2004 IEEE Conference on the History of Electronics


Bletchley Park, United Kingdom 28-30 June 2004

The Fleming Centennial

The 2004 IEEE Conference on the History of Electronics (CHE2004) is the fifth in a series of workshops sponsored by the IEEE History Committee and the IEEE History Center at Rutgers University. The profound role electronics have had in shaping the modern world, from the invention of the Fleming diode to the present, makes this an important topic of historical study.

The IEE Professional Network on History of Technology and University College London are technical co-sponsors of the conference. These two organizations have joined with IEEE in a celebration of the centennial of the Fleming diode, which was the first of the radio tubes. Historians often regard this as the starting point of the electronics industry.

Three Conferences – One Celebration

The IEEE conference will take place at the historic Bletchley Park, the principal location of British codebreaking in World War II from Monday 28 June 2004 through Wednesday 30 June. This is an ideal site for such a meeting with conference facilities in the Victorian mansion and historical exhibits there and elsewhere in the park-like grounds (including a reconstructed Colossus computer). Bletchley Park is also an appropriate site, as it was there that the transition from electromechanical to electronic computing occurred in the effort to decrypt intercepted messages.

Immediately following the IEEE conference, two other events will take place at University College. The first is the University College conference on “The Life, Work, and Legacy of John Ambrose Fleming” and the other is the annual conference of the IEE History of Technology Professional Network.

Conference Theme

The intention of the IEEE conference is to help build a comprehensive view of electronics history through several dozen papers, each of which investigates some formative development in this 100-year-long history. The developments may include the opening of a new area of application, the invention of a major technique, or the gradual replacement of one dominant technique by another. An important feature of this conference is the participation of people with different backgrounds—engineers, historians, museum curators, avocational historians—that should make discussions particularly fruitful. The retreat-like setting of the conference should stimulate the exchange of ideas also.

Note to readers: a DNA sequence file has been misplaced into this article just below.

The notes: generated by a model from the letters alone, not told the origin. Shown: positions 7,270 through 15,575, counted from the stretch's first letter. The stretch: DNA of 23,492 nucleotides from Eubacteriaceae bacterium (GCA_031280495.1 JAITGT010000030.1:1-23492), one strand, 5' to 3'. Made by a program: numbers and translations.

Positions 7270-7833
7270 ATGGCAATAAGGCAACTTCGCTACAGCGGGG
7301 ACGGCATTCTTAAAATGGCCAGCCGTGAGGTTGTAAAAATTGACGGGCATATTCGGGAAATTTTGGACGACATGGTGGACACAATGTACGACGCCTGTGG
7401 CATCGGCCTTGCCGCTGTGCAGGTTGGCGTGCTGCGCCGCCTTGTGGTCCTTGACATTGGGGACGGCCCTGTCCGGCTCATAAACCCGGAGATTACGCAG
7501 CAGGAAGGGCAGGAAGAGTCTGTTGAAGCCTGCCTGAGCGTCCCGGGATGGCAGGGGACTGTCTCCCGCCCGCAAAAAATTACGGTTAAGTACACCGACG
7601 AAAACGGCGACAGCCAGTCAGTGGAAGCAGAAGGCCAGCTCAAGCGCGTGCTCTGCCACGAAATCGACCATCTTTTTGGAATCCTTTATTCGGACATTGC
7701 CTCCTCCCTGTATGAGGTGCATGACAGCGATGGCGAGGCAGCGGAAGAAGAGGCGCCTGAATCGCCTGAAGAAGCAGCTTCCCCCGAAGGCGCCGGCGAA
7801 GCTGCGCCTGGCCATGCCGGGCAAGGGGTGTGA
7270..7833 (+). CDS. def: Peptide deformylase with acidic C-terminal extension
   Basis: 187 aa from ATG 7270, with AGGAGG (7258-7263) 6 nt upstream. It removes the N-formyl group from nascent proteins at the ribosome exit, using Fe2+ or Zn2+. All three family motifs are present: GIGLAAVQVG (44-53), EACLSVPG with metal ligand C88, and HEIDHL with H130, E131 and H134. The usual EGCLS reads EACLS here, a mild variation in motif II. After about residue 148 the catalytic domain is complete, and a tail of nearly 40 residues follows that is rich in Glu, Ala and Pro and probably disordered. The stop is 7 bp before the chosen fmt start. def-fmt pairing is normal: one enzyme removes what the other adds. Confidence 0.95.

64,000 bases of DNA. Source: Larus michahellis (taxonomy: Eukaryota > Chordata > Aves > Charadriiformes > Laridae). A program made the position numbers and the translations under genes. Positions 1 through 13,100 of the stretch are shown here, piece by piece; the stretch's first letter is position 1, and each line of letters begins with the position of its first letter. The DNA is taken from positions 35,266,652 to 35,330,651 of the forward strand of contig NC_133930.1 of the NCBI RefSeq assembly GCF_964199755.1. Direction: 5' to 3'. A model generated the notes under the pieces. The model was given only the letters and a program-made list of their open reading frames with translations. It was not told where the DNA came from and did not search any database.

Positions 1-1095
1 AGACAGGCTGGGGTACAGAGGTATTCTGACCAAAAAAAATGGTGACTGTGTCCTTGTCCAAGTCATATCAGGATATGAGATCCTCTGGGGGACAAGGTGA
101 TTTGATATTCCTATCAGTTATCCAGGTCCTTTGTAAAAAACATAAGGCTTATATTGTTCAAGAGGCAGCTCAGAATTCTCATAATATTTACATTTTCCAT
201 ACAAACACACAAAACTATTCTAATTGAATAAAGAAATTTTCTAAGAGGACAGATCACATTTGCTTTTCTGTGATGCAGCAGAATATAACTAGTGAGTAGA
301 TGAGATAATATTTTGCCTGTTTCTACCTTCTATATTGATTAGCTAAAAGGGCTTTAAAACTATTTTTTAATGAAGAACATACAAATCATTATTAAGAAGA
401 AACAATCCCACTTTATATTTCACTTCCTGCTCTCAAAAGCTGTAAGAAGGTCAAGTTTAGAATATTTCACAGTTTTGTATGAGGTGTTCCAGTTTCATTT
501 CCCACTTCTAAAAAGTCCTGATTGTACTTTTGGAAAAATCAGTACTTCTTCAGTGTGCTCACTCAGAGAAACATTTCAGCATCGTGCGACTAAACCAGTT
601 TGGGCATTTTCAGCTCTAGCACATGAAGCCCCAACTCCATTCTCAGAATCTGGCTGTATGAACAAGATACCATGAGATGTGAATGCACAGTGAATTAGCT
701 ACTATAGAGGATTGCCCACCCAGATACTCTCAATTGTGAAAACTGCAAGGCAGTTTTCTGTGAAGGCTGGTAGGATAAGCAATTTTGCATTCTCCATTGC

Session Themes

Some possible themes for conference sessions are the following:

The Business of Electronics The Emergence of the Electronic Computer Semiconductor Electronics: A Story of Continuity or Discontinuity? Electronics in Communications Electronics and Music The Tools of Electronics Design Power Electronics and Electronics in Industry Behind the Front Panel: Forgotten Bits and Pieces of Electronics. Standards and Technological Trajectories Electronics in National Contexts Electronics and Computation

Submission Guidelines

For session papers, please send the proposed title, an abstract, and a single-page curriculum vitae to the Program Chair by email to <[email protected]> or by regular mail to IEEE History Center, Rutgers University, 39 Union Street, New Brunswick New Jersey 08901 USA). The Program Committee is also interested in proposals for sessions. The deadline for paper proposals is 31 January 2004.

Registration and Accommodation

Conference registration and accommodation information will appear shortly on the IEEE History Center website <http://www.ieee.org/organizations/history_center/>. The conference fee will cover two-and-a-half days of historical sessions, lunches, and historical tours. Reasonably priced accommodations will be available in nearby Milton Keynes.

Conference Organization

General Chair Wallace S. Read Organizing Committee Chair Roland Saam Program Committee Chair Frederik Nebeker

Information on Related Conferences

Information on the two other conferences that are part of the Fleming Centennial may be obtained from John Mitchell <[email protected]> or Ian Boyd <[email protected]> of the Department of Electronic and Electrical Engineering of University College and from Susie Eva <[email protected]> of the IEE History of Technology Professional Network.